While perhaps not the use case that Microsoft envisioned, it's a definite possibility: firms continuing to run their SharePoint 2007 applications and upgrading their desktops to Office 2010.
In reality, we’ve seen a lot of enterprises who held off upgrading to Office 2007 from 2003. However, many of those same organizations moved ahead with SharePoint 2007 implementations for any number of valid reasons. Whatever the case, the version mis-match is real and potentially challenging as those same customers consider skipping Office 2007 and heading straight for 2010.
Witness, for example, the following error -- when I clicked "NEW" from a document library view:
It just so happens that I have a SharePoint 2007 application, but I'm running Office 2010. Interestingly, this is the same error you might get if you're running anything other than MS Office or on a MAC. Other integrations between Office 2010 and SharePoint 2010 -- like the Shared Workspace tool pane and basic document management functions do work properly -- but clearly some functions do not. If you go searching for other challenges related to "unmatched" Office and SharePoint versions, you're likely to find that this issue isn’t the only one plaguing SharePoint users.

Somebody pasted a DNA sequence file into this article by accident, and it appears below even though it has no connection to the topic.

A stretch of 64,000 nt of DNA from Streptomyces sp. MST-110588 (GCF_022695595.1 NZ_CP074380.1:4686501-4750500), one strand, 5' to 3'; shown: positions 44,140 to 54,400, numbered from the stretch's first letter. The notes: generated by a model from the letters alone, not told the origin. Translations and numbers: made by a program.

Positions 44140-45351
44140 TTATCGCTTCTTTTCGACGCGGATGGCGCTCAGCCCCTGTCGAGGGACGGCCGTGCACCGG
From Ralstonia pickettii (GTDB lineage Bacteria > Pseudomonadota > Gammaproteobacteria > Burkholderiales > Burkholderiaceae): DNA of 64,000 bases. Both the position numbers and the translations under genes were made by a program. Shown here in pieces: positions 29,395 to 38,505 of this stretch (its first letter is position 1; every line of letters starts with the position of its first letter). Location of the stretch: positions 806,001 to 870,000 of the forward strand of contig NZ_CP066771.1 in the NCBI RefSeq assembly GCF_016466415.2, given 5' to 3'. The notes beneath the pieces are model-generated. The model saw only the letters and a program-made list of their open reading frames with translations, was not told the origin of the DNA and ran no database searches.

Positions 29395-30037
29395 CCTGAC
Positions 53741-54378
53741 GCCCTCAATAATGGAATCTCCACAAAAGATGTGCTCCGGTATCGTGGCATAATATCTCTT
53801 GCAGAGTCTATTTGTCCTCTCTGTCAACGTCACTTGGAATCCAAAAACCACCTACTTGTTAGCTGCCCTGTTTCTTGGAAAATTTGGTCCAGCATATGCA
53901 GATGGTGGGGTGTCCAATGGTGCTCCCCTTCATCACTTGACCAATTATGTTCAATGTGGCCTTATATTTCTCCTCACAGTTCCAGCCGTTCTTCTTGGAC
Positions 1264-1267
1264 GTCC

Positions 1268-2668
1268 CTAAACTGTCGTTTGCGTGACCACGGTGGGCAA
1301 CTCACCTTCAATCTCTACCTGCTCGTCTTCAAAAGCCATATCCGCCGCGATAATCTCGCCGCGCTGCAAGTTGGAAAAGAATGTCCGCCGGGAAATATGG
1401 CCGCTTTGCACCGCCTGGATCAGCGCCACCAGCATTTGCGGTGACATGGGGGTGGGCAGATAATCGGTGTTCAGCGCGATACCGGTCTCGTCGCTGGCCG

As readers of our SharePoint research know, specific versions of Office and SharePoint are not inherently incompatible. However, as with any set of independently developed tools (even from the same vendor), there is a bit of "buyer beware" to the implementation. As such, test careful your scenarios before any mass roll-out; you may be surprised at the results.